While Federal troops labored to build the dam, Taylor's Confederate army was not idle. Some rebels continued to harass the outposts around Alexandria, while others destroyed bridges and blocked roads in an attempt to entrap the Union forces. Federal boats already below the rapids were constantly ambushed along the lower Red River as they attempted to supply the army. In fact, the Confederate soldiers were able to cut off all navigation on the river for a while, isolating the Yankees.
Admiral Porter's fleet on the Red River. From \ Harper's Pictorial History of the Civil War, March 1864. Courtesy of Library of Congress.
On May 13, with all the gunboats now safely below the rapids, Union forces moved out of Alexandria. The Union soldiers left with mixed feelings. They had been beaten in battle, harassed, and almost completely destroyed. They were exhausted. Still, they had accomplished a magnificent feat in building the dam and rescuing the fleet, and some had even made friends among the townsfolk.
Alexandria, May 1864. Courtesy of State Library of Louisiana.
But for the local population this was a critical time. Rumors spread that the town would be torched when the army left. Banks ordered a detail of 500 men to be left behind to protect the town from arson. But fires quickly broke out as soon as the main army was out of town. It is unclear who started the fires, as some accounts describe soldiers looting and setting fires, while other accounts note that army guards shot looters. Probably, both Union troops and local looters were involved. One detachment, the 92nd Colored Infantry who also helped build the dams, was known to have fought a fire for many hours, until the building was doomed and the troops were forced to continue their retreat. One Yankee soldier described the scene:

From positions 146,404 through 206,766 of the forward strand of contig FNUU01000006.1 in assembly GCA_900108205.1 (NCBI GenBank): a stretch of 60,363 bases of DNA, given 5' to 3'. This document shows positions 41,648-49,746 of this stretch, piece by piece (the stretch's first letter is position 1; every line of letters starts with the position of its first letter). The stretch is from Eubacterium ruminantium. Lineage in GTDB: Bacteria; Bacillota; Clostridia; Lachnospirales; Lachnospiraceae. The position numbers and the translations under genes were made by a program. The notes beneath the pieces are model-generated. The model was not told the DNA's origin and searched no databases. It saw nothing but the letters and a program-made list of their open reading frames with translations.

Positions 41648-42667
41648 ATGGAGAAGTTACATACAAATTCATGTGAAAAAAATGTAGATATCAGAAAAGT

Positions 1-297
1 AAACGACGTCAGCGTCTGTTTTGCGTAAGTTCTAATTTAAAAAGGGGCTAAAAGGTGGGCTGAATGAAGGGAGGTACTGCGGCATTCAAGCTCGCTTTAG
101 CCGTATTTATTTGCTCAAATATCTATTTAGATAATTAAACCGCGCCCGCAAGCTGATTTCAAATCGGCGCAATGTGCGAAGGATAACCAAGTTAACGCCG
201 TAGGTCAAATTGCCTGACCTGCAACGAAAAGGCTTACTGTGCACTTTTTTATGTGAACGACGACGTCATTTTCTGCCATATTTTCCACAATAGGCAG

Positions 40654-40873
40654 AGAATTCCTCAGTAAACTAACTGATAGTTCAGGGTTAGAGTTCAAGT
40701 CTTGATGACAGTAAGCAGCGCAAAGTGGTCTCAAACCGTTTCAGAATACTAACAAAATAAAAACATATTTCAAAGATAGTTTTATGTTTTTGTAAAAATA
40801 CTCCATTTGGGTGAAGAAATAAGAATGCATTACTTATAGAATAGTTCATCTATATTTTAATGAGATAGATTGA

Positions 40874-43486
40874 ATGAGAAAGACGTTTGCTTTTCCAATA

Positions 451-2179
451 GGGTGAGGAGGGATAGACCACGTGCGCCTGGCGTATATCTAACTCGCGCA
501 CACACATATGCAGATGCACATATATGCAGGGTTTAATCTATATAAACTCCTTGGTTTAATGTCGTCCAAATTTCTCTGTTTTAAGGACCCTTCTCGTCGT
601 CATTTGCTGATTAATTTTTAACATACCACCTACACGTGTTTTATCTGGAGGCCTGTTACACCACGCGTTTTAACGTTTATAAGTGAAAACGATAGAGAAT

Cows ran bellowing through the streets. Chickens flew out from yards and fell in the streets with their feathers scorching them.... Crowds of people, men, women, children and soldiers, were running with all they could carry, when the heat would become unbearable and dropping all, they would flee for their lives, leaving everything but their bodies to burn. Over the levee the sights and sounds were harrowing. Thousands of people, mostly women, children and old men, were wringing their hands as they stood by the little piles of what was left of all their worldly possessions (Van Alstyne 1910:320-321).As the expedition retreated south down the Red River, Confederate cavalry did what it could to badger the Union forces at every opportunity. However, no matter how courageously the men fought, the rebel army was too small to seriously oppose the retreat of the entire expedition. At Mansura, Louisiana, Taylor attempted to stand against the Federals, but after a four-hour artillery duel, he had to withdraw.
Though the campaign seemed about at an end, Banks found that he had to call on the services of Lieutenant Colonel Bailey once more. At the Atchafalaya River, Bailey directed the construction of a bridge which he promptly fashioned out of transport vessels. Around 24 transports were placed across the river and held together with large timbers. Then, long planks were laid across the prows of the transports to form a temporary bridge. Banks's army was able to cross the river quickly and safely and continue the retreat south to Baton Rouge. By that time, every soldier knew and appreciated the frontier engineer from Wisconsin.